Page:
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Research and IPM

Grants Programs: Extension IPM Demonstration

Deadline: April 23, 2010

Use 12 pt font, 1-inch margins. Expected length is 1 to 3 pages for items 1 through 7, but there is no restriction.  Send reports to ipmgrants@ucdavis.edu or to the UC Statewide IPM Program in Davis, attn: Joyce Strand.

1. Date submitted.

2. Project title.

3. Project leaders.

4. Nontechnical summary.
Provide an overview of the project, briefly describing the problem, how your project addressed it, and your results and their impacts, written for a lay audience. (max 200 words)

5. Objectives and progress.
List your objectives and describe your progress for each.

6. Outputs.
List your project’s outputs; for example, publications, meetings held (including agendas, attendance), new or modified monitoring or management techniques or tools.

Attach (or supply by other means) outputs (publications, videos, photos, etc.) that resulted from your work and that will enhance our understanding of your project and its impacts, or which can be posted online to illustrate IPM techniques.

Suggest ways to include results of your work in new or existing UC IPM publications (Pest Management Guidelines, Pest Notes, Quick Tips, etc.), if appropriate.  See your initial funding letter for specific requests.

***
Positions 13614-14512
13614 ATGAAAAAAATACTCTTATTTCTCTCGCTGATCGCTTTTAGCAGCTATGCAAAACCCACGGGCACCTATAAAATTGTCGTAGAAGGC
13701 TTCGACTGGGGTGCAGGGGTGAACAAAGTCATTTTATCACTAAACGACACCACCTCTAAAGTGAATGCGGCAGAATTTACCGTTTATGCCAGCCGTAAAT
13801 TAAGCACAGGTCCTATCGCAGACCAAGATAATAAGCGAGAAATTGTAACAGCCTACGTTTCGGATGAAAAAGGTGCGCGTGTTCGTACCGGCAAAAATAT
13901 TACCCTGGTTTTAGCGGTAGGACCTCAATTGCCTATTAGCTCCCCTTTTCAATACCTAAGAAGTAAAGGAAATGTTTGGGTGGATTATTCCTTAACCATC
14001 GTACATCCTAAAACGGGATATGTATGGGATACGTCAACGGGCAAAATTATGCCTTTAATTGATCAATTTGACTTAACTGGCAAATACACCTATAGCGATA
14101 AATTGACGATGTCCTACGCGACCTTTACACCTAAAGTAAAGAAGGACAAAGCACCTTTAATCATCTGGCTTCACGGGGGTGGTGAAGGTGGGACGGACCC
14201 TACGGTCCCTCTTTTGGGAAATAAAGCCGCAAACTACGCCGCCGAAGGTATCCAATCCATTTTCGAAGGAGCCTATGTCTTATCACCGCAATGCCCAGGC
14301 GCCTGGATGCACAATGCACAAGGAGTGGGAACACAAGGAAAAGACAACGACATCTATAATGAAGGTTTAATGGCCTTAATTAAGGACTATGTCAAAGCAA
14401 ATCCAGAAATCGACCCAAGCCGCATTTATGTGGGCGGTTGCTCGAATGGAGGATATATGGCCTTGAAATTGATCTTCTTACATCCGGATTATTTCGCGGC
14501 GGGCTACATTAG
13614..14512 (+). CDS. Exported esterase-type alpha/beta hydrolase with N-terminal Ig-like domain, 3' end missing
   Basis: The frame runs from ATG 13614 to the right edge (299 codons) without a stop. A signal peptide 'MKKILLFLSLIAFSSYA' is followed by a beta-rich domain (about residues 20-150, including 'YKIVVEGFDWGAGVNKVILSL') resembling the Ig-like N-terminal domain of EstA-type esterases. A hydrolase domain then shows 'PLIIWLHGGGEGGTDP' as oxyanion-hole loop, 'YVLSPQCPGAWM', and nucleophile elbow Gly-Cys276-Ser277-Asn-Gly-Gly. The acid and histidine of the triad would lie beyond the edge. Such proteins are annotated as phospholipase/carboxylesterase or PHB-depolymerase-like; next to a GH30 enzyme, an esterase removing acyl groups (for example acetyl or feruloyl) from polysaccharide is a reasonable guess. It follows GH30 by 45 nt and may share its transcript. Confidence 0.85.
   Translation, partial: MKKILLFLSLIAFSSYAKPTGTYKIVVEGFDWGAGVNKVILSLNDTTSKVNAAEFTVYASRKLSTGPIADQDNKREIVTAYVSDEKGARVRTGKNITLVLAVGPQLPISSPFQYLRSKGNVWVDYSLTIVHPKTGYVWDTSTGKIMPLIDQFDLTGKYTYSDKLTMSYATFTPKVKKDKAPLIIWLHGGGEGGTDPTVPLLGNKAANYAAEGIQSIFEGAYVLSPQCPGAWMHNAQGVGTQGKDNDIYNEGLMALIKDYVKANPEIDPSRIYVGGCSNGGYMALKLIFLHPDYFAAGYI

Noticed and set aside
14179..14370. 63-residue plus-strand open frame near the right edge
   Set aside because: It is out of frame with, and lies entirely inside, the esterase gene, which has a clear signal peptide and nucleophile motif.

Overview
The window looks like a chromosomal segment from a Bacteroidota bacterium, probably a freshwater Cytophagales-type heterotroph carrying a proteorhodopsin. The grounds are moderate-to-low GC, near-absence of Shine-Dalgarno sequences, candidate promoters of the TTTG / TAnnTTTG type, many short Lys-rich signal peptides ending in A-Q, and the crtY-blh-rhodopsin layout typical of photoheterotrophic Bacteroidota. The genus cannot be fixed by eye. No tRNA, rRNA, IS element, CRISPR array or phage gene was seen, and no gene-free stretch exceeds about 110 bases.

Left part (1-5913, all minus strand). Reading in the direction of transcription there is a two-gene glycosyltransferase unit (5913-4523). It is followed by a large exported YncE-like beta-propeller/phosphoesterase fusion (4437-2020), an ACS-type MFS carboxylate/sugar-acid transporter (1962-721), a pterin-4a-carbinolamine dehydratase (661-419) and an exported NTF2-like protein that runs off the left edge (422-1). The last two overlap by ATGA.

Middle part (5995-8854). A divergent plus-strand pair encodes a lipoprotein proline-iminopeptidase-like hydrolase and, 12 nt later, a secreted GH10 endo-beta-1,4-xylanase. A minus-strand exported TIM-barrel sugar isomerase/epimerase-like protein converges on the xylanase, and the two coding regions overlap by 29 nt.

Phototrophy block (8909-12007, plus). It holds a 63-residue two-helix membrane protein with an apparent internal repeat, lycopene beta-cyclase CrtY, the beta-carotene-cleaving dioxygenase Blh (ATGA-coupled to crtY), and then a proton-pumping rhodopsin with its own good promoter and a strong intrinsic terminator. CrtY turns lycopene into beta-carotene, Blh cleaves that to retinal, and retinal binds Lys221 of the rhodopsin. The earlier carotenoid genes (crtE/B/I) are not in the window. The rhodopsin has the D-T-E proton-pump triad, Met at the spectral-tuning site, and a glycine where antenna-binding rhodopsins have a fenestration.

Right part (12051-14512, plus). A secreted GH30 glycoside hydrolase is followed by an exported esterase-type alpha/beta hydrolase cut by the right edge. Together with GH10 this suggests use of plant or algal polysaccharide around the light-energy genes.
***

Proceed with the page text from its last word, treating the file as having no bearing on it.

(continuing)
7. Impacts and potential impacts.
The “impacts” and “potential impacts” sections of this report will help UC IPM to highlight the value of the demonstration program by detailing the real-world impacts and the "so-what" value of the funded projects. We will use the information in news articles, reports, and informational brochures to showcase the impacts of projects supported by UC IPM.

A. Impacts.Describe any impacts of your work.  Impacts are specific changes—short, intermediate, or long-term—in knowledge or attitude (learning, skills, attitude about approach, problem or solution, motivation or intention to move toward improved IPM), behavior (change in actions to incorporate new approaches, changes in practices or decision making), or condition of those affected by your work.

B. Potential impacts. Describe your project’s potential impacts.  Potential impacts are the ways that your project’s outputs could lead to changes in conditions that will unfold in the future.

Additional information

  • Please attach two or more photographs that illustrate your project.  Provide a caption that describes the photo and indicate the photographer and institution.  These photographs may be used in news articles, reports, or brochures by UC IPM.  Please identify any people in the photo, and if they are not UC employees, volunteers, or students, you should have a signed release in your files.

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